02-19-2017  3:28 pm      •     

Veteran Seattle Seahawk wide receiver Bobby Engram will help kick off the first of what organizers hope will become an annual walk around Seward Park to benefit children with sickle cell diseaseand raise awareness of the affliction.
The walk and fund-raiser will be held from 10 a.m. to 1 p.m. Saturday, Sept. 3, at Seward Park, 5902 Lake Washington Blvd. S. The event features speakers, information on sickle cell as well as several Seahawk players signing autographs.
Day-of-walk registration begins at 9:15 a.m. Participants will receive T-shirts, goodie bags, healthy snacks and beverages. The walk begins at the south entrance of Seward Park and goes once around the peninsula.
Engram, whose 8-year-old daughter, Bobbi, has sickle cell disease, will talk about his family's experiences and the need for greater awareness and understanding of the disease.
"A lot of people in our community don't have a lot of information or knowledge about the disease." Engram said. "I'm trying to use my notoriety to bring some awareness to the sickle cell disease."
Engram and his wife, Deanna, were both unaware they carried the sickle cell trait until Bobbi was born.
"I think it's important people support this because it's basically a silent disease that affects the minority community. I'm trying to get the minority community to open up, talk about it and bring awareness to adults as well as kids," Engram said.
"It's a good cause and it's going towards helping kids who have to deal with a tough issue in life."
Engram reached out to Odessa Brown Children's Clinic for his daughter's care and wants to give other kids the opportunity to receive the best treatment possible.
"I wanted to see what I could do to help other kids that are going through it that might not have all the resources that I have at my disposal," he said.
The Engrams will be joined by other families as well as medical professionals dedicated to drawing attention to a disease that afflicts more than 70,000 Americans and an estimated 1,000 newborns each year.
Sickle cell is the most common genetic disease in the United States. It is an inherited condition that affects the hemoglobin, or oxygen-carrying part of red blood cells. Normal blood cells are round like doughnuts, and they move through small tubes in the body to deliver oxygen. Sickle red blood cells become hard, sticky and crescent-shaped, and don't pass through small blood vessels the way normal donut-shaped cells do. Instead, they can clog or break apart. This can cause pain, damage and a low blood count, as well as anemia, organ damage and other complications. There is no cure for sickle cell disease.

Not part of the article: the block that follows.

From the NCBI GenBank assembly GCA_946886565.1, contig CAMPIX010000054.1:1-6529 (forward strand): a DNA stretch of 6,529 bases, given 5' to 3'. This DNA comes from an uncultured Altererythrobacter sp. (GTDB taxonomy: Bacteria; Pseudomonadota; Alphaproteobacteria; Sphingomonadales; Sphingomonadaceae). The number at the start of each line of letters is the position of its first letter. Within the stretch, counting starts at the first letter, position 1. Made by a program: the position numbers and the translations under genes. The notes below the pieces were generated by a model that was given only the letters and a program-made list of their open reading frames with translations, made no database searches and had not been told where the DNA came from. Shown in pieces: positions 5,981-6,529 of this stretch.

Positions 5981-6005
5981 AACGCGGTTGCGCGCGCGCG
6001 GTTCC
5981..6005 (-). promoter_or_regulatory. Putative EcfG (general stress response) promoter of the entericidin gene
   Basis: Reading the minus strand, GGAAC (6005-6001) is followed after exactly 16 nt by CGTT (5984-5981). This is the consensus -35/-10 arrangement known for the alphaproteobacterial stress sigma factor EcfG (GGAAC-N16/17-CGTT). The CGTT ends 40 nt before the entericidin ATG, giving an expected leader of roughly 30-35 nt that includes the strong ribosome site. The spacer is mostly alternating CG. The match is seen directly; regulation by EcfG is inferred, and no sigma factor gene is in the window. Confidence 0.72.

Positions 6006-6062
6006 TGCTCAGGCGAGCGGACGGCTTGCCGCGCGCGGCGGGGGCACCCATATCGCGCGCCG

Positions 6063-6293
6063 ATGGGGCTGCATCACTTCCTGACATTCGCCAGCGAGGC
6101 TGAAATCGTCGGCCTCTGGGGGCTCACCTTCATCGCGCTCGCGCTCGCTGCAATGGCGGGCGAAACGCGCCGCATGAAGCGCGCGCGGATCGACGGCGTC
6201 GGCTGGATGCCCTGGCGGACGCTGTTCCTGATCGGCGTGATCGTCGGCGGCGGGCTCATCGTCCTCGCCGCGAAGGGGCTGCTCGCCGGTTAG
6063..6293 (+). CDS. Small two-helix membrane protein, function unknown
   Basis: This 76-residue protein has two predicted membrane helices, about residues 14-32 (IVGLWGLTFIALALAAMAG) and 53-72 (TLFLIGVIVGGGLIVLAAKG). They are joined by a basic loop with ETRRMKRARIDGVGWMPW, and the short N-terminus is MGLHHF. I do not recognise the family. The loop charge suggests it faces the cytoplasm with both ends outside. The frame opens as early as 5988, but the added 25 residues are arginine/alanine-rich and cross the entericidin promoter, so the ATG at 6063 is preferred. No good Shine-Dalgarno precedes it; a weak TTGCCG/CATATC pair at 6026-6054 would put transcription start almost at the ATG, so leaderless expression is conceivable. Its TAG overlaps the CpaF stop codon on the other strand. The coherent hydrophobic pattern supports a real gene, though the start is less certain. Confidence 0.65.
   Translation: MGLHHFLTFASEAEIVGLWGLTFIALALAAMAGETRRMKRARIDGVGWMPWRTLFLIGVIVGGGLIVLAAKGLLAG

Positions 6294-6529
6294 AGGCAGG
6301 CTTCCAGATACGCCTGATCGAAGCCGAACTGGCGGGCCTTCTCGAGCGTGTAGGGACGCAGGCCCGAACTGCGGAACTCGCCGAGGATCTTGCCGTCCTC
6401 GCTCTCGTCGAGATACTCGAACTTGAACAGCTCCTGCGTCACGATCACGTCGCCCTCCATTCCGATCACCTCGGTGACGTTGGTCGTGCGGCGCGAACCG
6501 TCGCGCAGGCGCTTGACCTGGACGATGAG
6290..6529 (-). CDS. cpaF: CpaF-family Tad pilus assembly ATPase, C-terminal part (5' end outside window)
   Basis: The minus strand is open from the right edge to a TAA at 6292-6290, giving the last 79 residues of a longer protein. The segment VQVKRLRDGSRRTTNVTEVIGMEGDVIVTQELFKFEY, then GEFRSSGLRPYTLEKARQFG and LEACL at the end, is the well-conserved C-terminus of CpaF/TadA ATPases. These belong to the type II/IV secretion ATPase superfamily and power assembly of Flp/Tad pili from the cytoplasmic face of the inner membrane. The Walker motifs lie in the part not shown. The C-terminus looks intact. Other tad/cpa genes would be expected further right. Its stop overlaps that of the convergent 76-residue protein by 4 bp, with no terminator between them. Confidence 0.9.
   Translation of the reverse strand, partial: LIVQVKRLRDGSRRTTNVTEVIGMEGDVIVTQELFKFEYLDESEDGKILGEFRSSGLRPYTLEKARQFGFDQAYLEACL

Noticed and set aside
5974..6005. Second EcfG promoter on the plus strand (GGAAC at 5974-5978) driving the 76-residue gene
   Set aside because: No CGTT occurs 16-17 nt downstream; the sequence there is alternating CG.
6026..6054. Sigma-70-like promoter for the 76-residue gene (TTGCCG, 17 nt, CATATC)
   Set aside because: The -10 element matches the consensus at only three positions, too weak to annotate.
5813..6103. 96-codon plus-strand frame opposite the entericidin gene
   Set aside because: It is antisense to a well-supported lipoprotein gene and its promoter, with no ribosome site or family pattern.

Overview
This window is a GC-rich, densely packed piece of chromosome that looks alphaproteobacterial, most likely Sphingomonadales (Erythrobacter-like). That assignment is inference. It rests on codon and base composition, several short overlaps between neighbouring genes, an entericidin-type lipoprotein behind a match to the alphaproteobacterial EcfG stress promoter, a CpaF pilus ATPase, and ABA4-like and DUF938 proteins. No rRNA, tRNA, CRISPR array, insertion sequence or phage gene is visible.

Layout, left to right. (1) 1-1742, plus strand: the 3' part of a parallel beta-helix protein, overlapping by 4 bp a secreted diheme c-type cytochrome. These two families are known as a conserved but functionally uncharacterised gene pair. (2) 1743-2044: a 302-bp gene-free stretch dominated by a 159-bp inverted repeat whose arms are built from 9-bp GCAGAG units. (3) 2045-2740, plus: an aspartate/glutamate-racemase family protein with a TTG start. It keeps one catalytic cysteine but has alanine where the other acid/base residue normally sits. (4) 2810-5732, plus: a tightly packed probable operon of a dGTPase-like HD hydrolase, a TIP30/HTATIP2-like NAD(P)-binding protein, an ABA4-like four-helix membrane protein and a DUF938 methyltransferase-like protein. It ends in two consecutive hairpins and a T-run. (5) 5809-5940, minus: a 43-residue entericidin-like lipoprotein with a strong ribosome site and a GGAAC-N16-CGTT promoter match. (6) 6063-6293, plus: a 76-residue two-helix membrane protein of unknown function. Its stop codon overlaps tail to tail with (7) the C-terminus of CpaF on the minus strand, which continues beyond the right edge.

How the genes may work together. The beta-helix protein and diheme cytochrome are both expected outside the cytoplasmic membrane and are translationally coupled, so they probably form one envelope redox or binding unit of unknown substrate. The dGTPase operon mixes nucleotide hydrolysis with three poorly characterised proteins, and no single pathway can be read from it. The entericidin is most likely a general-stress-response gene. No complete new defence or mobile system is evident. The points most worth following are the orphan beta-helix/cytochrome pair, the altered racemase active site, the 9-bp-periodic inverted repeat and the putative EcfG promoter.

Sickle cell is prevalent in many ethnicities, including African Americans, Arabs, Greeks, Italians, Latin Americans and people from India. A simple blood test, called hemoglobin electrophoresis, can be performed by a doctor or local sickle cell foundation. This test will indicate who is a carrier of the sickle cell trait and who has the disease. Most states now perform the sickle cell test when babies are born.
"Sickle cell trait" refers to a person who carries one sickle hemoglobin-producing gene — inherited from his or her parents — and one normal hemoglobin gene.
Proceeds from the Sickle Cell Walk will be used to send children to Camp Burton, a sickle cell camp on Vashon Island, and to fund the Gertrude Dawson college scholarship for young people with the disease. At Camp Burton, which is free for children, around 50 kids annually get the chance to do everyday camp activities as well as learn about their disease with daily education sessions. The camp has a full medical staff that volunteers its time.
The free to register for the walk is $20 for adults and $15 for seniors and youth age 17 and under. For more information and to register for the walk, call 253-872-0487 or visit www.acteva.com/go/scwalk.
The walk is hosted by the Metropolitan Seattle Sickle Cell Task Force, a private, nonprofit group that supports individuals and families with sickle cell disease. Other sponsors include the Northwest Sickle Cell Collaborative, Odessa Brown Children's Clinic, Mary Bridge Children's Clinic and Shades of Synergy.

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At some point in the day, count on Trump to cast back to the marvels of his upset of Democrat Hillary Clinton in the November election and quite possibly overstate his margins of support. Expect more denunciations of the "dishonest" press and its "fake news." From there, things can veer in unexpected directions as Trump offers up policy pronouncements or offhand remarks that leave even White House aides struggling to interpret them. The long-standing U.S. policy of seeking a two-state solution to the Israeli-Palestinian conflict? Trump this past week offered this cryptic pronouncement: "I'm looking at two-state and one-state, and I like the one that both parties like. I can live with either one." His U.N. ambassador, Nikki Haley, the next day insisted, "We absolutely support a two-state solution." Trump's days are busy. Outside groups troop in for "listening sessions." Foreign leaders call or come to visit. 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